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Feb 12, 2011
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I seriously want to know what the park's philosophy behind the flags and Beatles music. I think most of us here agree that they are tacky and out of place, but I am extremely curious what has made now three park presidents say "This is the atmosphere I want my classically-themed park's grand entrance to possess."

The only reason I can really think of is that the Bus Shop might generate some hefty sales, but even then the bus could remain while the rest of the village returns to its old Elizabethan charm and it would still be a dramatic improvement. I just don't get the rationale.
 
Mar 16, 2016
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I personally like the 60’s theaming. However, flying the flag as a sign of patriotism is very American and many foreigners are very confused by our love fore displaying the flag. So there’s why I think the flags are tacky.
 
Jun 3, 2010
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I'd beg to differ. Just a quick google search turns up similar images for other anniversaries, coronations, etc. Frankly, you pretty much never see a flag display of that magnitude in the US, even on the 4th. We tend more to going overboard with the bunting. I'd go so far as to say that a display such as that at Busch is almost uniquely British. No, not everyday British, but definitely leaning more towards their celebration style decor than the US. (oddly enough, in a search for a similar display of American flags, I found one. On Regent Street. In London, in honor of the NFL game being played there!!!)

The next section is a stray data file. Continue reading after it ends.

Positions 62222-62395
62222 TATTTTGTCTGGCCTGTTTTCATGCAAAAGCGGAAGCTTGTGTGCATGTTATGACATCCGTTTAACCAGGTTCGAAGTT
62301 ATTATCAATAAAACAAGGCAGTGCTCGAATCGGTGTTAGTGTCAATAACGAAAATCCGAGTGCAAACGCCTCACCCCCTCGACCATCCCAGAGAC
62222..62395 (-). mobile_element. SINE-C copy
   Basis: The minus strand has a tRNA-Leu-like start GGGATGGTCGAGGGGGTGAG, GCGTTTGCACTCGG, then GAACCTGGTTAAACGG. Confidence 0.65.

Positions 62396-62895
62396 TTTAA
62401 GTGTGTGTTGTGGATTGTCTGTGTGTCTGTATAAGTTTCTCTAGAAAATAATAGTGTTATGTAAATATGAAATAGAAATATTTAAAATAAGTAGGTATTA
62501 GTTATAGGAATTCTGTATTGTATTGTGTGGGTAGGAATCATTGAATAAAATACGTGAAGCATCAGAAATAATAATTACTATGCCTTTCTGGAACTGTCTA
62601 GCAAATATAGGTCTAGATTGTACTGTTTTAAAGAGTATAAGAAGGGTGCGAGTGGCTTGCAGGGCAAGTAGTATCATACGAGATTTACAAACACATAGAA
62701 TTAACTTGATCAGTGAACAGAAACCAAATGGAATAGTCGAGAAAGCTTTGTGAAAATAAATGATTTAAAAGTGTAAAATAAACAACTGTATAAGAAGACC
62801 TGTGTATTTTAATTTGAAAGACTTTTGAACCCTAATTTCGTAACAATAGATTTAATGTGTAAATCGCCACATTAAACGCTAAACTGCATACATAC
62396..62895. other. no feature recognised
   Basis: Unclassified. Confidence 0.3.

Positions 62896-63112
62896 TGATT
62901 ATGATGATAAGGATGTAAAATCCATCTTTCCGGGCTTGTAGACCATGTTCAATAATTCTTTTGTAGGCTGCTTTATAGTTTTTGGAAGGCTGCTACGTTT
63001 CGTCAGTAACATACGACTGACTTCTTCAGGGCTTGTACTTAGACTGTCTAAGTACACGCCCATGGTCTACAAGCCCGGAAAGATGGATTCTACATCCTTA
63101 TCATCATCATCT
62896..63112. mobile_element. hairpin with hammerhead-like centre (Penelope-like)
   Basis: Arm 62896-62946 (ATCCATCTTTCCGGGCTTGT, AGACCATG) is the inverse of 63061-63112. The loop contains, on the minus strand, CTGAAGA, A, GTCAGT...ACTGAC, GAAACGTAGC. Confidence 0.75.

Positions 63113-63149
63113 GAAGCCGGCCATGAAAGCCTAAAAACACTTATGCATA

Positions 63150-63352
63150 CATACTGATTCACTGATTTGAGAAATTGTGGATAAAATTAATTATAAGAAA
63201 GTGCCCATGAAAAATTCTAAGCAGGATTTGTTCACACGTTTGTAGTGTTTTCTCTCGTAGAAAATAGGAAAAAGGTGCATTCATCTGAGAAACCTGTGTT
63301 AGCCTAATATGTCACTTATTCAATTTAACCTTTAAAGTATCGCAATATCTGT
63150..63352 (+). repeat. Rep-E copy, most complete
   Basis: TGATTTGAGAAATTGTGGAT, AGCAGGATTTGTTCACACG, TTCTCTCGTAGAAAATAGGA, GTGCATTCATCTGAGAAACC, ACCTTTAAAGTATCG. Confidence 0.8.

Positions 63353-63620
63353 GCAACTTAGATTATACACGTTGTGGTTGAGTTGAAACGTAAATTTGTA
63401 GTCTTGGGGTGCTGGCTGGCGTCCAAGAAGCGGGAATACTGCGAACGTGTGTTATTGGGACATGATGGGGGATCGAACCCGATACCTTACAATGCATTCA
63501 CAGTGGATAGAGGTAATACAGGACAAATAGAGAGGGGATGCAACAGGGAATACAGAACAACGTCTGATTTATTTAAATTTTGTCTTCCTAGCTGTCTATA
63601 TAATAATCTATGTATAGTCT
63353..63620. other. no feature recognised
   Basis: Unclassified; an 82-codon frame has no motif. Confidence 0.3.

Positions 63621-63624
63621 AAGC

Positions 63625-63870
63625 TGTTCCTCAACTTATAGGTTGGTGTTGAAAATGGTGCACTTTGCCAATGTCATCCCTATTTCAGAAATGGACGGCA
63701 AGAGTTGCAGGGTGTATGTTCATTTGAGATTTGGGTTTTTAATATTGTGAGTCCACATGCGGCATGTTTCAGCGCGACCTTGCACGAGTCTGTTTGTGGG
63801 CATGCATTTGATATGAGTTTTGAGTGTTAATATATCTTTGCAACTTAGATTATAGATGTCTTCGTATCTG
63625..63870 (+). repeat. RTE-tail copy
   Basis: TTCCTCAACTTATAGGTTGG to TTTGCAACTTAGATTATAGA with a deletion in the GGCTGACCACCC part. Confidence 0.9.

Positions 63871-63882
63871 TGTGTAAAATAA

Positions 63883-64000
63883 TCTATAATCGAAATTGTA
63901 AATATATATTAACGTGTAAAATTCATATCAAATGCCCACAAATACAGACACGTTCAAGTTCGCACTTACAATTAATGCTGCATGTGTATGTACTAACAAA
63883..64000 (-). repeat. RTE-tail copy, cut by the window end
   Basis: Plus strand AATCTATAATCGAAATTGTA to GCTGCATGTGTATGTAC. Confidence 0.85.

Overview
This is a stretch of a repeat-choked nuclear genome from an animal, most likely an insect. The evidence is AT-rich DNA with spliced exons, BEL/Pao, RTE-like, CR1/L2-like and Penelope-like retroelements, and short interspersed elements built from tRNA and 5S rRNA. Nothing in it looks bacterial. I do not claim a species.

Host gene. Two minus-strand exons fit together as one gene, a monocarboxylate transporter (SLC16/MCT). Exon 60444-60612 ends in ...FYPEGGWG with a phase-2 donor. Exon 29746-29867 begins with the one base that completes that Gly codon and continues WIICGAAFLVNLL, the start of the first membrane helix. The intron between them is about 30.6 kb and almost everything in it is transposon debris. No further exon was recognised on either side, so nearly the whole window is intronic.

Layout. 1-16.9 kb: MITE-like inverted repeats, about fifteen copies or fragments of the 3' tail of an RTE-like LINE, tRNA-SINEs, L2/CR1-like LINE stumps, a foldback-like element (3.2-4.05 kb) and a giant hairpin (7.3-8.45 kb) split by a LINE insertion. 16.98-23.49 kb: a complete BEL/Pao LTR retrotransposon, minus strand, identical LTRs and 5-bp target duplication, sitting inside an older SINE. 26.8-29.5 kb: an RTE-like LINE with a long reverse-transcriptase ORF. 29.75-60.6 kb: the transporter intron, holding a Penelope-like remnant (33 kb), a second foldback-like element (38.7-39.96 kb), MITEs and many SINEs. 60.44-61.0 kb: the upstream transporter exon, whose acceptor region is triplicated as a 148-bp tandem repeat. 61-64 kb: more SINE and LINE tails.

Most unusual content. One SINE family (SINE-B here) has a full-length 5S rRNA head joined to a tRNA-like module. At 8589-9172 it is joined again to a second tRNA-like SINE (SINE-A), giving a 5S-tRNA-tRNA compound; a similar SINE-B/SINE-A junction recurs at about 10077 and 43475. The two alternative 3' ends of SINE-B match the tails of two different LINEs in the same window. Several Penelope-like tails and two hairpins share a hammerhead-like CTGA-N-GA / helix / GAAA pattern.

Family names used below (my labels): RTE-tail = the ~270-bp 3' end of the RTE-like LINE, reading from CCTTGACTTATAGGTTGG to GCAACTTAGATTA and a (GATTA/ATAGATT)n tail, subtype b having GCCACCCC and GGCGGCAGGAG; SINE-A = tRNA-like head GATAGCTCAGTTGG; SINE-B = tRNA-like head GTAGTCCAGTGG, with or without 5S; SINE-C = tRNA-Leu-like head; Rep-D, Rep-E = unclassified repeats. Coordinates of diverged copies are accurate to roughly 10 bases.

Mar 16, 2016
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mtpelepele said:
I'd beg to differ.  Just a quick google search turns up similar images for other anniversaries, coronations, etc.  Frankly, you pretty much never see a flag display of that magnitude in the US, even on the 4th.  We tend more to going overboard with the bunting.  I'd go so far as to say that a display such as that at Busch is almost uniquely British.  No, not everyday British, but definitely leaning more towards their celebration style decor than the US.  (oddly enough, in a search for a similar display of American flags, I found one.  On Regent Street.  In London, in honor of the NFL game being played there!!!)
And you are talking about a point of pride during celebrations. I'm talking everyday. It's so common to walk down the street any day in the spring and summer and see flags on the outside of a house, a flag on a car, someone wearing a shirt that has a flag on it.

Outside of celebrations few Europeans have their countries flag out. Very few. I know enough people from Italy, Spain, England, Germany who all comment on how strange it is that we do that and they can't wrap their mind around it, and they joke it must be because we forget where we are on a day to day basis.
 

Zachary

Royal Mango Créme Frappuccino Survivor
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Sep 23, 2009
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I don't disagree with you warfelg—but I'm going to play devil's advocate here for a moment...

warfelg said:
And you are talking about a point of pride during celebrations.  I'm talking everyday.
The intention behind the redecoration was to make Banbury feel "loud" and "festive"—the concept was to have a village in perpetual celebration.

I believe this was a horrible mistake and completely misses what many people have loved about BGW for years—the understated charm and beauty of sleepy European villages tucked away in a dense Virginia forest—but, alas, what do I know—the experts thought it was boring and depressing. *sigh*
 
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